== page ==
Set - 4

Question 11 :

Multiple Sub-applications

Answer :

One of the shortcomings in Struts 1.0 is manageability of the configuration file (commonly known as struts-config.xml) when the development of the application involves a sizable team. This problem arises because a Struts-based application must run under one controller servlet, the ActionServlet, and the ActionServlet can use only one struts-config.xml. It is not an issue when the project is relatively small and the team consists of a couple of developers; however, when the project size becomes significant and the project involves a large number of developers, maintaining all the mapping information in a single file becomes increasingly problematic.
Struts 1.1 solves this problem nicely by introducing multiple sub-applications. In Struts 1.1, each sub-application has its own struts-config.xml file. A large Struts-based application can thus be easily partitioned into largely independent modules, i.e. sub-applications, and each sub-team can maintain their struts-config.xml independently.
The sub-application scheme is a natural extension of the servlet context mapping scheme of the URI paths used by servlet containers. According to the Servlet standard, when the servlet container receives a request with a URL, the servlet container will try to match the prefix of the URI path to a deployed web-application in the container. What Struts 1.1 does is it maps the second prefix of the path to a sub-application. In effect, this prefix mapping scheme creates another level of namespace for each sub-application. For example, for the URI,
http://some-host.com/myApp/module2/editSubscription.do
/myApp is the context path for a web-application called "myApp" and /module2 is the sub-app prefix for a Struts sub-application called "module2".


Question 12 :

DynaBean and BeanUtils

Answer :

Another major complaint usually heard amongst Struts 1.0 users is the extensive effort involved in writing the FormBean (a.k.a. ActionForm) classes.
Struts provides two-way automatic population between HTML forms and Java objects, the FormBeans. To take advantage of this however, you have to write one FormBean per HTML form. (In some use cases, a FormBean can actually be shared between multiple HTML forms. But those are specific cases.) Struts' FormBean standard follows faithfully the verbose JavaBean standard to define and access properties. Besides, to encourage a maintainable architecture, Struts enforces a pattern such that it is very difficult to 'reuse' a model-layer object (e.g. a ValueObject from the EJB tier) as a FormBean. Combining all these factors, a developer has to spend a significant amount of time to write tedious getters/setters for all the FormBean classes.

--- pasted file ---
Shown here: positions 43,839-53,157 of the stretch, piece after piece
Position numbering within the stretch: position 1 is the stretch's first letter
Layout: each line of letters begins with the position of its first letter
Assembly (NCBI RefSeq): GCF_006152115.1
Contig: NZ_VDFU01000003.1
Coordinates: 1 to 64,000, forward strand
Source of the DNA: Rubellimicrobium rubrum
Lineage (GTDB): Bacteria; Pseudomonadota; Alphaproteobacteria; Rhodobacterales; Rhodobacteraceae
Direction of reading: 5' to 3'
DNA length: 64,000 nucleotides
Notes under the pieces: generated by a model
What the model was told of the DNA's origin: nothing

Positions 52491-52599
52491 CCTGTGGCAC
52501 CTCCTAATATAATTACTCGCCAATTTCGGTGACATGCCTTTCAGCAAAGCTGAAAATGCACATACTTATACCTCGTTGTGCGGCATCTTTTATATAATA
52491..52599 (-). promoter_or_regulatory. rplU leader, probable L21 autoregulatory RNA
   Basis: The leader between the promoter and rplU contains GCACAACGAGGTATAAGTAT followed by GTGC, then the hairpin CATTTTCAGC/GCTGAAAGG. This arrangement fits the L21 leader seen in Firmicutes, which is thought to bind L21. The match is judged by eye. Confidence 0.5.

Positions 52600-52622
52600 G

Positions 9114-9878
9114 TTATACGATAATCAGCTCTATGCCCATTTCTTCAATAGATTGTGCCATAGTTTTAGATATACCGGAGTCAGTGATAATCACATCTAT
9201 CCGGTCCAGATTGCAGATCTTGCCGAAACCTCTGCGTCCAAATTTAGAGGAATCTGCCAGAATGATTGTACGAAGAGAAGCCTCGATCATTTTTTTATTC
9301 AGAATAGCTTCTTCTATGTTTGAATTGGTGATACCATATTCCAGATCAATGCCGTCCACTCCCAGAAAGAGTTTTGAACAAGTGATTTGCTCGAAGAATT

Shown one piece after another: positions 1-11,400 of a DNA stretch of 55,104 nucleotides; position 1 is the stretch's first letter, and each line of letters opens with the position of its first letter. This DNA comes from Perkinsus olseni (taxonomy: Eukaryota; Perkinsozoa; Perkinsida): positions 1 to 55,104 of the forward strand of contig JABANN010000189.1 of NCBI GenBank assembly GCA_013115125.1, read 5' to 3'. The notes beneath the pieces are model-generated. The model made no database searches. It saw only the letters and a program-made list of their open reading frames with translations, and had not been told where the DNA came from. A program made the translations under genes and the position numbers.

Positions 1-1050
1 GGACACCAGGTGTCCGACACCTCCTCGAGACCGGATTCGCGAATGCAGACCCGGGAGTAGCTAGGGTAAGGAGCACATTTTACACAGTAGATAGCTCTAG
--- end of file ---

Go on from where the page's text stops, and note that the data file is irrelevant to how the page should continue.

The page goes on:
Struts 1.1 offers an alternative, Dynamic ActionForms, which are based on DynaBeans. Simply put, DynaBeans are type-safe name-value pairs (think HashMaps) but behave like normal JavaBeans with the help of the BeanUtils library. (Both the DynaBeans and the BeanUtils library were found to be useful and generic enough that they have been 'promoted' into Jakarta's Commons project.) With Dynamic ActionForms, instead of coding the tedious setters/getters, developers can declare the required properties in the struts-config.xml files. Struts will instantiate and initialize Dynamic ActionForm objects with the appropriate metadata. From then onwards, The Dynamic ActionForm instance is treated as if it is an ordinary JavaBean by Struts and the BeanUtils library.


Question 13 :

Validator

Answer :

The Validator is not exactly a new feature. The Validator has been in the contrib package in the distribution since Struts 1.0.1. Since then, part of it has now been refactored and moved into the Jakarta-Commons subproject and renamed the Commons-Validator and the Struts specific portion is now called the Struts-Validator. However, since it is in the contrib package, people may overlook it and it is worthwhile to mention it here.
The Validator provides an extensible framework to define validation rules to validate user inputs in forms. What is appealing in the Validator is that it generates both the server-side validation code and the client-side validation code (i.e. Javascript) from the same set of validation rules defined in an XML configuration file. The Validator performs the validation based on regular-expression pattern matching. While a handful of commonly used validators are shipped with the framework (e.g. date validator, range validator), you can always define your own ones to suit your need.


Question 14 :

Default Sub-application

Answer :

To maintain backward compatibility, Struts 1.1 allows one default sub-application per application. The URI of the resources (i.e. JSPs, HTMLs, etc) in the default sub-application will have an empty sub-app prefix. This means when an existing 1.0 application is "dropped" into Struts 1.1, theoretically, it will automatically become the default sub-application.


Question 15 :

Direct Requests to JSPs

Answer :

To take the full advantage of sub-application support, Struts 1.1 stipulates the requirement that all requests must flow through the controller servlet, i.e. the ActionServlet. Effectively, this means all JSPs must be fronted by Actions. Instead of allowing direct requests to any of the JSPs, all requests must go through an Action and let the Action forward to the appropriate JSP.
This is perhaps the biggest impact of migration to Struts 1.1 if you have not followed this idiom in your applications. This restriction is required because without going through the ActionServlet, Struts navigation taglibs (e.g. and ) used in the JSPs will not have the correct sub-app context to work with.